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This page has some free designs for you do download and play with as you see fit.
Please note that as usual, you use the designs and information entirely at your own risk. If you are not willing to accept this, simply don't use the designs.
No support is offered for these designs other than the instructions here.
Hopefully there will be enough info. for you to fill in any gaps with your skill and creativity.
PRP Series Battery Case
Philips / Simoco PRP series hand held radio: Battery Pack Replacement.
NOTE: if you build this do not charge up the project battery pack using the original PRP battery charger. The OEM charger was not built to recharge Li-ion batteries as they weren't in general use or even maybe weren't invented when the PRP radios were in service.
Use the following information entirely at your own risk. If you can't accept that, don't use the information.
Why did I bother with this project?
I'm lucky to own a low-band VHF PRP radio that has the UK 4m VHF channels programmed into it. These radios are not easy to find. The VHF and UHF ones are more numerous. There was a time when there where bins full of them at radio rallies in the UK.
The PRP series are old radios and are generally obsolete. As with all radios of this era they were supplied with old-tech NiCd battery packs. If you are familiar with this technology the batteries have a service life and if you have a battery pack that is still working and holds a charge then your are very lucky. Most don't even power up off the old battery.
So you have the radio that works, but a battery pack that doesn't.
You could re-cell an OEM pack with NiHM batteries, but your run into problems with charging it. That is if you can get the battery pack open safely without completely wrecking it. Or you could try putting some Li-ion batteries into the original, but slight problem is that the readily obtainable 18650 ones don't fit inside.
The answer is to update the battery pack by replacing it with one that has Li-ion batteries. Here two 18650 2600mAH are used, along with a 2 cell balancing board from eBay. The original charger cannot be used, so instead a charging port is put on the battery pack itself, and a separate charger is used to charge the pack. This modernises the radio and saves it from the landfill or just gathering dust in a box of junk.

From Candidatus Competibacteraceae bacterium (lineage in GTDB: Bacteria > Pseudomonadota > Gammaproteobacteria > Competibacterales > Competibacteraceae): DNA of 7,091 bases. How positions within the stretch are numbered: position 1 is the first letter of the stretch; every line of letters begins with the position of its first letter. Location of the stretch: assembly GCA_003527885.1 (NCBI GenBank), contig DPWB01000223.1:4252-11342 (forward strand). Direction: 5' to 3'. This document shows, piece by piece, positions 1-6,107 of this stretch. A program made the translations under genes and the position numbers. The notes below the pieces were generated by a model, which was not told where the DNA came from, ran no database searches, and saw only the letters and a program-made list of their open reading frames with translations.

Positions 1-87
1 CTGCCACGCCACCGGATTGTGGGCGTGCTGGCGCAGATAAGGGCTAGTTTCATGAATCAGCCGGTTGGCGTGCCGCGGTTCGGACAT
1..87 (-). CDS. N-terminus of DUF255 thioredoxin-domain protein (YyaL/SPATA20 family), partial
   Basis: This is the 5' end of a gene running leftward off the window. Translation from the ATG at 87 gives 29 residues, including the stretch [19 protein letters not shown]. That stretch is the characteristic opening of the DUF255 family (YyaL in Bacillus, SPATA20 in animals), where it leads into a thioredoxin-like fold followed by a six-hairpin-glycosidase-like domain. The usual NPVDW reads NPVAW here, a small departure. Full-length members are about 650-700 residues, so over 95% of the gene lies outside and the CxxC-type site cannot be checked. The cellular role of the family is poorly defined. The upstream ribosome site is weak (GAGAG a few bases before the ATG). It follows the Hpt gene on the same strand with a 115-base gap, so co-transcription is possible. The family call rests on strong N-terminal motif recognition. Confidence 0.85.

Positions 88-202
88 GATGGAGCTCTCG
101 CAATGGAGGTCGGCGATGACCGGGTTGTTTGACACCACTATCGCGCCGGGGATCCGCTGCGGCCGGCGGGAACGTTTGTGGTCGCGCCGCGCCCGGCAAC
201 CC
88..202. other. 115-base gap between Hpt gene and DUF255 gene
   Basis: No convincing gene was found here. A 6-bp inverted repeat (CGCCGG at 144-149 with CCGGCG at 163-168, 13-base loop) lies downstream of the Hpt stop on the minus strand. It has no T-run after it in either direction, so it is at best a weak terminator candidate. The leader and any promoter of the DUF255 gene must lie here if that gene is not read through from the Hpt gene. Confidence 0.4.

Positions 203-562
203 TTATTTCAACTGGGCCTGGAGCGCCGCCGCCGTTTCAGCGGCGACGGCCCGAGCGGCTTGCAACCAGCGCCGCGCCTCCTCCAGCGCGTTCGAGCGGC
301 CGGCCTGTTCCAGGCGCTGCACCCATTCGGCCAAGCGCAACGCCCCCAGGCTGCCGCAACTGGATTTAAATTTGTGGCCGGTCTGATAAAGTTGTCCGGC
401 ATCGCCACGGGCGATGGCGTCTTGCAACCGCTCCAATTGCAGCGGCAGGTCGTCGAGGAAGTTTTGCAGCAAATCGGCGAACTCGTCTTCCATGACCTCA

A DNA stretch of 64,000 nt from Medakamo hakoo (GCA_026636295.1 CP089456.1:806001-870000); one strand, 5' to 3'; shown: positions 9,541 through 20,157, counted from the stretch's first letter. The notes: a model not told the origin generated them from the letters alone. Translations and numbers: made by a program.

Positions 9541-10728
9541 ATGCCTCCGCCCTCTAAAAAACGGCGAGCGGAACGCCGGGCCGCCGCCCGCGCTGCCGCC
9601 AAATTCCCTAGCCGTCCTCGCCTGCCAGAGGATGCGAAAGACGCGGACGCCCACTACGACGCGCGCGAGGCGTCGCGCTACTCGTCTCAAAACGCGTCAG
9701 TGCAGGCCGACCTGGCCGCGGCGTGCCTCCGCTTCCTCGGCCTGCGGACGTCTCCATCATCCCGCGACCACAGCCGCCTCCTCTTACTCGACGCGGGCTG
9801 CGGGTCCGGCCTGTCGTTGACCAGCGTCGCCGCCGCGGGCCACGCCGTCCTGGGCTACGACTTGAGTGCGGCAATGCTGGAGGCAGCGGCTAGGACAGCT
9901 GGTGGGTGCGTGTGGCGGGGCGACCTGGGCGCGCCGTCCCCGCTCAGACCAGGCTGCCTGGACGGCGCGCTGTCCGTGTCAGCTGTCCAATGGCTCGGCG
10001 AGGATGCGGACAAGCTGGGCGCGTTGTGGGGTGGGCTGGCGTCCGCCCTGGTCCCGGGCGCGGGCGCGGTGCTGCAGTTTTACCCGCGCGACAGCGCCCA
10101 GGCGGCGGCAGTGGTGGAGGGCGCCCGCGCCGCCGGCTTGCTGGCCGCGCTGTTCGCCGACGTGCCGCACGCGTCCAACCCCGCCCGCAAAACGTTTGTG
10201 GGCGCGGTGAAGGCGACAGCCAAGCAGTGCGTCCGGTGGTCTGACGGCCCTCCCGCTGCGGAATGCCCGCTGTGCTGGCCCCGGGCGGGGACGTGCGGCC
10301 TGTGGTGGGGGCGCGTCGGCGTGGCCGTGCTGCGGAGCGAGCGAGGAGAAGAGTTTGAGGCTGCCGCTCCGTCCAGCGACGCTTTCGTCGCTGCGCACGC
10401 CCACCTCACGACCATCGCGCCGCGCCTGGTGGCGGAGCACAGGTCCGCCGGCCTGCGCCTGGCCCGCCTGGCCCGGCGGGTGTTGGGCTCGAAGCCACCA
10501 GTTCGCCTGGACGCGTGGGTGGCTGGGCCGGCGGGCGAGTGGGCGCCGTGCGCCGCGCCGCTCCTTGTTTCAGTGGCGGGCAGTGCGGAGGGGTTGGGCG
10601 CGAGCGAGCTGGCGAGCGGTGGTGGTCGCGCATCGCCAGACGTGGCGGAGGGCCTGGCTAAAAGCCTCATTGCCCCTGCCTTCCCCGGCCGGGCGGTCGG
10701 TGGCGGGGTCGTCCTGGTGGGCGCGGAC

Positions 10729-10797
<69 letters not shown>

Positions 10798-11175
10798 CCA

Note: if anyone from Philips / Simoco is reading this and judges that it is infringing some of your IP, just let me know and I'll take the information off the internet.
Battery Pack Connections
There are a couple of resistors needed inside the battery pack. There isn't much information on these around, but after a search F5JTZ had some information on his website. Although this was for a battery eliminator, the values are needed for the battery pack. http://f5jtz.free.fr/pjacquet/prp73faussebat.htm There is also some useful information about the radio here as well. http://f5jtz.free.fr/pjacquet/tous-radiotel.htm
The connections are made by using M3 C/S screws around 6mm long. The screws where helped into position by warming them with a soldering iron just so that the PLA softened. Instead of a nut to hold the screw I used one of the embedded nut fasteners with a slot cut carefully into it so that it could be tightened with a screwdriver. The connections were made with wires attached to solder tags that were filed down so that they did not short circuit. Once in place check the wiring does not show a short on your test meter and then put some non-conductive material in between each of the contacts. You could use glue gun if you like but some heat-shrink can be used, taking care not to overheat and melt the PLA case.
That's it for the instructions. The rest you should see in the pictures on this page. I'm sure you could massively improve on the use of screws for the electrical contacts.
I don't offer the printed parts for sale as there would be limited demand. If you want to give the project a go, drop me a line to email@example.com
Parametric Box Spanner / Wrench
This one will be handy for the maker community.
When you are fitting a pot or an encoder you often need a 10mm or a 14mm spanner/wrench to tighten up the fixing nut. On many occasions I've used pliers for this, and when I've slipped with the grip on the nut have put a nice scratch in the enclosure. A printed box wrench makes this less likely, but you can scratch finished surfaces with almost any tool, so still use it carefully.
The design presented is parametric. Fill in the spreadsheet with your dimensions, clearances and preferred wall thickness. The clearances for the nut in the spanner / wrench suit my printer. Yours may need tweaking. Print the first 10 layers or so of each end to gauge the print to save wasting filament while you get the clearances right. You can also change the AF - Across Flats distances for any combination you like. I think the spreadsheet should take care of it. Otherwise just have a play to get it right. The design was made in FreeCad 0.18 and the macro you download to convert the spreadsheet into dimensions is called EasyAlias. Google will guide you on how to use this in FeeCad.
In your slicer, arrange the larger hex socket to print closest to the bed, with the smaller one above. This will mean that you don't need support material. A brim is recommended for a little more additional adhesion to the bed while printing.
If you want the STL file for 10 and 14 mm let me know via firstname.lastname@example.org
Once again, I don't offer this as a printed part but if you would like one making up, drop me a line.